Her research did not stop there. Craig Layman, an ecology professor at North Carolina State University, confirmed Lauren’s results. “He credited a sixth-grader for coming up with his idea,” Lauren says ecstatically. Layman’s findings were published this year in the science journal Environmental Biology of Fishes. Lauren is mentioned in the acknowledgments.
Lauren’s father says he talks about science with her a lot. “We’re a science bunch of dorks in our family,” he tells McEvers.

goodstuffhappenedtoday:

Sixth-Grader’s Science Fair Finding Shocks Ecologists

When 12-year-old Lauren Arrington heard about her sixth-grade science project, she knew she wanted to study lionfish. Growing up in Jupiter, Fla., she saw them in the ocean while snorkeling and fishing with her dad.

Her project showed that the lionfish can survive in nearly fresh water. The results blew away professional ecologists. The invasive species has no predators on the Florida coast, so if they were to migrate upstream in rivers, they could pose a threat to the ecosystem.

"Scientists were doing plenty of tests on them, but they just always assumed they were in the ocean," Lauren, now 13, tells NPR’s Kelly McEvers. "So I was like, ‘Well, hey guys, what about the river?’ "

In the beginning, she wanted to conduct her test by placing the lionfish in cages at different points in the river, but she had to simplify the project.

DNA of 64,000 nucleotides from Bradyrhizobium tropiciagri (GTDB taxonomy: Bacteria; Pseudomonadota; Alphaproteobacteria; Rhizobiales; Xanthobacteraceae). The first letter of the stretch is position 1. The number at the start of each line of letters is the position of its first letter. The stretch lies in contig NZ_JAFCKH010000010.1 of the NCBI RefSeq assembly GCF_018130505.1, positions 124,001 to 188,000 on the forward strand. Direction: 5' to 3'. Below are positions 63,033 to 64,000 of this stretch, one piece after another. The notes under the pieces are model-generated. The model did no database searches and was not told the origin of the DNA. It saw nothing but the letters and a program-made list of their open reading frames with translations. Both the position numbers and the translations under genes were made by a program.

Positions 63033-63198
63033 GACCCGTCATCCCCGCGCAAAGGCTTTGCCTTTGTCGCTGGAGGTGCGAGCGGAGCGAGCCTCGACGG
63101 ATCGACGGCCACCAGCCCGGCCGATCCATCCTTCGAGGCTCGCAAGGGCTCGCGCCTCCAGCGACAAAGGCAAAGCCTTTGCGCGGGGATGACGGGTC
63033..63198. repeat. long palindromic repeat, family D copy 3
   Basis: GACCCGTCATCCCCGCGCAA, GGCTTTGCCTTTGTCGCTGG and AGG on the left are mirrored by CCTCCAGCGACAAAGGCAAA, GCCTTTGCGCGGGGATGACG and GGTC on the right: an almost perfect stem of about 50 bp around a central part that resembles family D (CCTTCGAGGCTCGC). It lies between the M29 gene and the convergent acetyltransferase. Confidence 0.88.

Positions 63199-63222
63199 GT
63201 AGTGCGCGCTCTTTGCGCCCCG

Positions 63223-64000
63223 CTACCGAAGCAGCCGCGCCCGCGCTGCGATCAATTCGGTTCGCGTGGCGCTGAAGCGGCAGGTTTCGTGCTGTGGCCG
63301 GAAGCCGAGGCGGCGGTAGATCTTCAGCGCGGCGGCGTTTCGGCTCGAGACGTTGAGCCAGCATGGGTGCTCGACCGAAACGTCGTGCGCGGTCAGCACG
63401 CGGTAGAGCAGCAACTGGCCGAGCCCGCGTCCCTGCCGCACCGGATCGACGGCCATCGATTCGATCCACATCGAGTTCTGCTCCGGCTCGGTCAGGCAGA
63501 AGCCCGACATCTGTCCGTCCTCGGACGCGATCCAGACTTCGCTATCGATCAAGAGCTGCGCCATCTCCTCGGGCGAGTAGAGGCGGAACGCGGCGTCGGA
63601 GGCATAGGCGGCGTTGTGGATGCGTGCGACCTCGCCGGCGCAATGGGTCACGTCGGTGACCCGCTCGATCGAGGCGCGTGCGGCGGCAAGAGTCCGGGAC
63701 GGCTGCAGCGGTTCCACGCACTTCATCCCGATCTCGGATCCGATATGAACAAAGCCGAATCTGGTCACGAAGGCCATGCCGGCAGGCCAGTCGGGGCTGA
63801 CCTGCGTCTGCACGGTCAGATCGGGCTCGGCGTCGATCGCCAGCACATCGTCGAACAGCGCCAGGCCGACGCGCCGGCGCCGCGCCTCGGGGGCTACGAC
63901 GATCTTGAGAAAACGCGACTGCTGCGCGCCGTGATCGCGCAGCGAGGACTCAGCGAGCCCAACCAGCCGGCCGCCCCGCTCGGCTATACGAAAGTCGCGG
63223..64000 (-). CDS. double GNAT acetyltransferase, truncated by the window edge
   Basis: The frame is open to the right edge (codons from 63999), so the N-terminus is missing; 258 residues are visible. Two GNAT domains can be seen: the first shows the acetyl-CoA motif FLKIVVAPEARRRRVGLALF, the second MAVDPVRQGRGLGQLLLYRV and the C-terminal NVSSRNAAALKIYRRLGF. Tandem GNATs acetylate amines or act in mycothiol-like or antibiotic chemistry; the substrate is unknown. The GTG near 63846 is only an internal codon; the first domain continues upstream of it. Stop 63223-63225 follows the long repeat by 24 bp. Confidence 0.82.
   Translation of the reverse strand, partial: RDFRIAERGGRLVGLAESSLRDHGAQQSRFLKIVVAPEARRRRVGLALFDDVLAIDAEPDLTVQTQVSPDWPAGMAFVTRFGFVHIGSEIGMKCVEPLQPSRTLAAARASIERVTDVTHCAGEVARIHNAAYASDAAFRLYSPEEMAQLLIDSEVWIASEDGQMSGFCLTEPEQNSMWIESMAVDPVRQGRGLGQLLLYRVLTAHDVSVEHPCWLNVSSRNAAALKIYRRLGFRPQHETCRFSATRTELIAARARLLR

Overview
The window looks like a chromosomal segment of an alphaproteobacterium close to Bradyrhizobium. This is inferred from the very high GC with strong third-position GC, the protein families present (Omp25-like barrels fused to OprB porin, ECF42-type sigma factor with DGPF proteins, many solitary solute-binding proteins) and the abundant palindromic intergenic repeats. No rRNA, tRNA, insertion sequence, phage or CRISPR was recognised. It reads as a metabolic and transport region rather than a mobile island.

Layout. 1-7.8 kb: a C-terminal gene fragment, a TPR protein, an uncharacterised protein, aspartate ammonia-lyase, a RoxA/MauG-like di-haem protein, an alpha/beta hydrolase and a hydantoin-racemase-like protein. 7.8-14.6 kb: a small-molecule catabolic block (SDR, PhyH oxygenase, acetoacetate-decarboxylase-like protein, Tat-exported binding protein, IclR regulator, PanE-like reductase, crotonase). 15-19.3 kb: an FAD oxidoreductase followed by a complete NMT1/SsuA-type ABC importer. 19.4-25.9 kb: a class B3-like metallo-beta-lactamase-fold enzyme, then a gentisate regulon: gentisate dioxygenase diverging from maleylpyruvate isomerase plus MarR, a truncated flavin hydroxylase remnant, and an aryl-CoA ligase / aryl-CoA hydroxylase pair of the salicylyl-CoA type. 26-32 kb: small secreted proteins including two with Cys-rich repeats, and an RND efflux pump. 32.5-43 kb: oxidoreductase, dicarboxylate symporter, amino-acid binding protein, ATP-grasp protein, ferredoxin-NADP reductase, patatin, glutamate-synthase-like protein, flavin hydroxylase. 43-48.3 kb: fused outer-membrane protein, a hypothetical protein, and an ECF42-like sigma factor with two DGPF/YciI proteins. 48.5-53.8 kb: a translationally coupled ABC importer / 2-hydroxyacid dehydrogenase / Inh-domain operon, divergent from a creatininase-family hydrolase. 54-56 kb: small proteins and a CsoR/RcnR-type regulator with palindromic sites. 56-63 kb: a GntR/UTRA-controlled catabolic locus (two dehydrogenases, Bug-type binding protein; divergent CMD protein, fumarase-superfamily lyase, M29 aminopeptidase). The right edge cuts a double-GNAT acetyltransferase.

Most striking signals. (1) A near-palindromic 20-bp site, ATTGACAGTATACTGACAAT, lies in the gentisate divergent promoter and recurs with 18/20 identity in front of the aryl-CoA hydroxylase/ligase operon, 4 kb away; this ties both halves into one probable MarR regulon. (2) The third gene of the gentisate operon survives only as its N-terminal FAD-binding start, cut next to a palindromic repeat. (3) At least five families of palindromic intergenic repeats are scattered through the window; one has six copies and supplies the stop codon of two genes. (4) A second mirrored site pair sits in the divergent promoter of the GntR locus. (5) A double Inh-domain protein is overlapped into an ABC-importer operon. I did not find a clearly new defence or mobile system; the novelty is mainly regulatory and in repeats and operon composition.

"It was just a small, sixth-grade project, and I really didn’t have all the tools necessary," she says. Her dad, who has a Ph.D. in fish ecology, suggested that she put the fish in tanks instead.

Lauren then put six different lionfish in six different tanks where she could watch her subjects closely. Lauren was given a strict set of rules by the science fair organizers. The most important one: Her fish could not die.

Lionfish had been found to live in water with salt levels of 20 parts per thousand. But no one knew that they could live in water salinity below that.

One of the six lionfish was her control fish, and the rest were the experimental fish. Every night for eight days, she would lower the salinity 5 parts per thousand in the experimental tanks. On the eighth day of her experiment, she found her experimental fish were living at 6 parts per thousand. She was amazed.

Her research did not stop there. Craig Layman, an ecology professor at North Carolina State University, confirmed Lauren’s results. “He credited a sixth-grader for coming up with his idea,” Lauren says ecstatically. Layman’s findings were published this year in the science journal Environmental Biology of Fishes. Lauren is mentioned in the acknowledgments.

Lauren’s father says he talks about science with her a lot. “We’re a science bunch of dorks in our family,” he tells McEvers.

(Source: NPR, via eyugho-main)

rangerkimmy:

driftingfocus:

Take note: this is how to properly disarm someone. Always go to the outside of the arm, not the inside.

ah yes I have been doing it wrong the whole time it seems cowering in fear was not the first step

rangerkimmy:

driftingfocus:

Take note: this is how to properly disarm someone. Always go to the outside of the arm, not the inside.

ah yes I have been doing it wrong the whole time it seems cowering in fear was not the first step

(Source: deaglefifty, via jaeger-erin)

(Source: ikantenggelem, via jaeger-erin)

(Source: ssophoo, via genelleaimee)